Best Practices -- Strength In Numbers

Dec. 21, 2004
Employer-led coalitions attack rising health-care costs with the powers of negotiation, education.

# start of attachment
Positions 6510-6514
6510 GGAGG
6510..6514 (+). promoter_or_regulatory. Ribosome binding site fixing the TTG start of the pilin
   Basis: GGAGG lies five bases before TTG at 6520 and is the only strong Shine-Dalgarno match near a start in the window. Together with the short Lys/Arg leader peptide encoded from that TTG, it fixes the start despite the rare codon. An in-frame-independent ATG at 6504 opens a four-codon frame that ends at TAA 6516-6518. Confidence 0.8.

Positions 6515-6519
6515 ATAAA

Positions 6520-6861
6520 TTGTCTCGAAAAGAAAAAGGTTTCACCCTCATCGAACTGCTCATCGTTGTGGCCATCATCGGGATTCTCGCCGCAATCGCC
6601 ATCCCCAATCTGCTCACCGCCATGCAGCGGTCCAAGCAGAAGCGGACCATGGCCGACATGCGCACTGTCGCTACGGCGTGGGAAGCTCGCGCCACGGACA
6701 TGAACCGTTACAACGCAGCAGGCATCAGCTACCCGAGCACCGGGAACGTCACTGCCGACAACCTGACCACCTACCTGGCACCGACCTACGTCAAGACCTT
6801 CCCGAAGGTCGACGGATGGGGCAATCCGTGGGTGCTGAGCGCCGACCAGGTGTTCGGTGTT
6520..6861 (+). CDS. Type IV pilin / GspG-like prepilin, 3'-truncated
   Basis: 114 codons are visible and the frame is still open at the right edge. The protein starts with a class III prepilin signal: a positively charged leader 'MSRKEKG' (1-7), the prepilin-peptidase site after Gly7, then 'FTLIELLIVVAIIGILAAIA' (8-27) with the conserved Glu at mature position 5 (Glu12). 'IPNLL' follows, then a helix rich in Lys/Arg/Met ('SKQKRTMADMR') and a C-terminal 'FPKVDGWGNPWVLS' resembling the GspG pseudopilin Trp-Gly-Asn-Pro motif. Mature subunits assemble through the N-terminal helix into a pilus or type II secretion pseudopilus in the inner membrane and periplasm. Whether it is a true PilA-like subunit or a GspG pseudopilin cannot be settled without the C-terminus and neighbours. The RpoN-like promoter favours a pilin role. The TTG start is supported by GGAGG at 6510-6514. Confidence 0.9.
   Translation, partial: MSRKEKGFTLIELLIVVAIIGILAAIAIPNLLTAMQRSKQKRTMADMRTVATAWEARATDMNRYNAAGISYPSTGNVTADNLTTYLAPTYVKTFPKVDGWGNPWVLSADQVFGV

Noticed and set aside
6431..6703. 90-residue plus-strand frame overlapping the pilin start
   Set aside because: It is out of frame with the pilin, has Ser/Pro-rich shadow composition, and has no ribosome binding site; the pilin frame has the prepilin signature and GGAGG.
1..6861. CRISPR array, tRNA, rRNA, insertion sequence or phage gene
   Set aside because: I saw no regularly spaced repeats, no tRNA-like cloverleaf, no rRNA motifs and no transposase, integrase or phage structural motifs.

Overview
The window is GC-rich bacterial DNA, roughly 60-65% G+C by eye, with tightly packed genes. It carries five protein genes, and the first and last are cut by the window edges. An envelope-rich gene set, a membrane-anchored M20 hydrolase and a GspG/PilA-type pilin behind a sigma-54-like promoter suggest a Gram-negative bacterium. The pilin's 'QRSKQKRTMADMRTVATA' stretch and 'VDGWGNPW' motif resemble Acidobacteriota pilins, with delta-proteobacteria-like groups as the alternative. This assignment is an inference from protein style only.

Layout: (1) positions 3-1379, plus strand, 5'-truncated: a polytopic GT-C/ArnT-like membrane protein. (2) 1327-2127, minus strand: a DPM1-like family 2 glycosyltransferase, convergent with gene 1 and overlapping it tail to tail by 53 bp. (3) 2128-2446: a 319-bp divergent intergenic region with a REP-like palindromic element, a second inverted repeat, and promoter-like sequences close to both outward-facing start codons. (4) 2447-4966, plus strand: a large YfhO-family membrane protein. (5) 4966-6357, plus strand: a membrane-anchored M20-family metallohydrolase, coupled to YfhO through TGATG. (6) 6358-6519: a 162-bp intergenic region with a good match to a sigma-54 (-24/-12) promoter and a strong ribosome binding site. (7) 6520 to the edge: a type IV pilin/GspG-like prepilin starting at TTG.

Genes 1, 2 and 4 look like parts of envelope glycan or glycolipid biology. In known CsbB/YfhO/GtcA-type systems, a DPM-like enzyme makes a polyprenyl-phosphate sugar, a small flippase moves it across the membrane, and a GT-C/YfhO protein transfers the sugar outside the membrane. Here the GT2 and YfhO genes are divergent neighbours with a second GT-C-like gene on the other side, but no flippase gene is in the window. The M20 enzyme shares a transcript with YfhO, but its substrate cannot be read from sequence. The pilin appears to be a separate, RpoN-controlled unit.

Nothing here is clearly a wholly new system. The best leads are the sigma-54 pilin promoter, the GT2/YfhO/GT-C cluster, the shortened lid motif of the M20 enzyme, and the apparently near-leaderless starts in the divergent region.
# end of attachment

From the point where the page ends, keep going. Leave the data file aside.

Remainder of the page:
Reducing inventory. Boosting productivity. Cutting injury-related lost work time. None of these is easy, but managers at world-class manufacturing plants say they all produce long-term benefits that are worth the efforts. How does reducing health-care benefits costs compare? For many companies, these costs are rising faster than any other expense. Yet, there's little even a world-class manager can do besides reduce benefits -- and the short-term pluses of this often are not worth the long-term hits of lower worker retention and satisfaction. Some self-insured manufacturers, however, are finding a solution in employer-led coalitions that negotiate directly with regional health-care providers. One of the goals of the Western Kentucky Four Rivers Health Care Purchasing Alliance, for instance, is to secure rates 30% below normal "retail rates" for 30 members (a total of 12,000 covered lives). In one extreme example, the alliance has negotiated a daily rate at the region's largest hospital that is less than 50% of the normal rate. "The power to negotiate as an individual is a lot less than the power to negotiate as a number of companies," says Ken Herndon, chairman of the Four Rivers alliance and human resources director for the Mayfield, Ky., plant of Continental Tire North America Inc., based in Charlotte, N.C. According to the National Business Coalition on Health (NBCH), which represents 90 employer-led coalitions across the United States, the model dates back to the 1940s with the Greater Detroit Area Health Council. However, most NBCH member coalitions formed from 1990-95, during the Clinton Administration's efforts to reform health care. Generally, coalition members are self-insured; and, according to NBCH observations, most successful coalitions have a core group of committed members that are willing to pay for a full-time manager. Member companies or groups still design their own benefits plans, but the services for those plans are purchased via the coalition. Coalitions can set up their own rules as well -- for instance, some negotiate drug benefits, and some don't. Others require that members charge different rates for "in-network" and "out-of-network" care. For care outside the region, coalitions can set up "wrap" networks for people who are traveling or need care not provided locally. Besides rate negotiation, coalitions also strive to reduce costs through education programs (on diabetes care, for instance) and health-care advocacy. For the most part, coalition members are local entities -- single-site companies or one large plant or site of a multi-site company, for instance. While some may view this as a weakness of the model, Larry Bone, executive director of the Four Rivers alliance, views it as a strength. Health-care providers are more apt to negotiate better rates with a local group of familiar people because payments for services are more reliable and easier to obtain, he says. "In a lot of cases, they [health-care providers] are going to church and other activities with plant managers and HR directors," Bone says. "The savings really come from the fact that providers are more comfortable with us. It's not the complete answer [to rising health-care costs], but it helps." For more information on employer-led coalitions, see the National Business Coalition on Health Web site, Send submissions for Best Practices to Editorial Research Director David Drickhamer at [email protected].

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